What I find deliciously ironic is that if the many misapprehensions preached as gospel were in fact “the truth,” then the play considered by many to be “the best,” would be found wanting, as it adheres to so few of the guiding principles Katz decries. Hamlet, written about more than any other work except the Bible, attracts because of the breaches in causality, paradoxes, inconsistency of character and inexplicitness. It exemplifies what Katz calls “gapping” in “The Actor as Playwright”: unanswered questions are the open spaces in which theatre artists are able to “finish” the play, so no production can be definitive. The inexhaustibility of many plays extends their hole-iness.
For Katz, theories are ways of seeing, and none replicate the experience of a play. But if drama is grasped by something other than the mind, perhaps to “understand” a play is to refuse to pluck out its mystery. We glimpse the profound love Katz has for plays—old, new, well-made or avant-garde. Playwright Richard Greenberg offers a telling anecdote from his student days: “One night, I was sitting with him in the Gypsy (a campus bar). Leon had just come from rehearsing an Artaud piece and was explaining to me, in all seriousness, that Barefoot in the Park would one day be recognized as an American classic. It was pure Leon, and it was a formative experience for me.”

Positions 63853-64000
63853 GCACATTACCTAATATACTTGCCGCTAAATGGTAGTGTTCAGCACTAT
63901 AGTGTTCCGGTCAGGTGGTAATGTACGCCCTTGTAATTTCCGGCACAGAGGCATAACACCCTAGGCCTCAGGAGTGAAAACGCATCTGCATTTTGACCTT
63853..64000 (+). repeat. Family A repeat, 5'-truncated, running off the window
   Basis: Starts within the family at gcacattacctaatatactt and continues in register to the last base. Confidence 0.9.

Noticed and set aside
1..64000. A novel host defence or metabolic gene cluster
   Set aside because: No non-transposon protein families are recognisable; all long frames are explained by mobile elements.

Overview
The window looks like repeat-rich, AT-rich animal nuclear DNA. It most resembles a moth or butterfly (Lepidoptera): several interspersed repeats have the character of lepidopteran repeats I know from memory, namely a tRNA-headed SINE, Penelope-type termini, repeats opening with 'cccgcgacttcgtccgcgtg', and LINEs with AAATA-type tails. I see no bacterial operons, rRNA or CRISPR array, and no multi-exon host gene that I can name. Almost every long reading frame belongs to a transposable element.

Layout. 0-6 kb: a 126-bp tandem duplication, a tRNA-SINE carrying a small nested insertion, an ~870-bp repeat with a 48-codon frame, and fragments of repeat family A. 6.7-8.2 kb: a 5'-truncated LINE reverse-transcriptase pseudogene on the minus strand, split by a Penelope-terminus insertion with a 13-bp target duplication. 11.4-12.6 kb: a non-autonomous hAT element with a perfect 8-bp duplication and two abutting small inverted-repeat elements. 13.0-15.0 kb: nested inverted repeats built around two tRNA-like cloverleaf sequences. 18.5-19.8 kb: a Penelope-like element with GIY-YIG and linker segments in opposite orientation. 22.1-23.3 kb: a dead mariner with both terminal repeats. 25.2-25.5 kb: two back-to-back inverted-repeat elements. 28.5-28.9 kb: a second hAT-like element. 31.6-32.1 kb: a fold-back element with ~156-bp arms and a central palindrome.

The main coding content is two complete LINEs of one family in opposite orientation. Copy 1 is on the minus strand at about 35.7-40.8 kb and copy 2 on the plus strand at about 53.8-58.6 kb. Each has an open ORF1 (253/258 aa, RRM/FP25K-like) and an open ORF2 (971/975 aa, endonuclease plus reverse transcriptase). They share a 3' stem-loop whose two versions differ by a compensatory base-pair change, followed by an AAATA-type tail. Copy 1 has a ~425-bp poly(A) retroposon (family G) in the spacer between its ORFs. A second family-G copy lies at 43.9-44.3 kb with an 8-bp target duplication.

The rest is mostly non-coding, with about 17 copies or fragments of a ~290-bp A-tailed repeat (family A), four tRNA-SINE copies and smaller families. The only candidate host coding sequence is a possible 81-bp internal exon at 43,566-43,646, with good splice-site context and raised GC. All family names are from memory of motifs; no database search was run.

In his book, you can see the sheer breadth of Katz’s eclectic taste also reflected in his favorite movies, from L’Avventura to Guess Who’s Coming to Dinner. No wonder playwrights value him as a dramaturg as well as a teacher. Playwright Quincy Long noted Katz’s “rather stunning lack of condescension toward [new] plays and the struggling playwrights who wrote them.” Playwright and poet Brighde Mullins explains, “No one else ever gave me the permission slip to write the non-narrative, weird, large, landscape plays that have at their heart language.” A playwright himself, Katz is appreciative and protective of the beating heart of a work, no matter the dish on which it is served.
It should be said that Cleaning Augean Stables could have benefited from some ruthless editing, especially in the first half, which is repetitious. On the other hand, each re-statement adds nuance. Rough patches aside, the book offers the pleasure of engaging with a brilliant mind. It belongs on the shelf next to Bentley, Clurman and Esslin. And above all, it should be required for teachers, to keep us from offering rubrics in the place of rigorous thinking, or encouraging conformity where it might inhibit that unwieldy thing called art.
Susan Jonas heads the Legacy Project, and curates On Her Shoulders:
Ten Centuries of Plays by Women,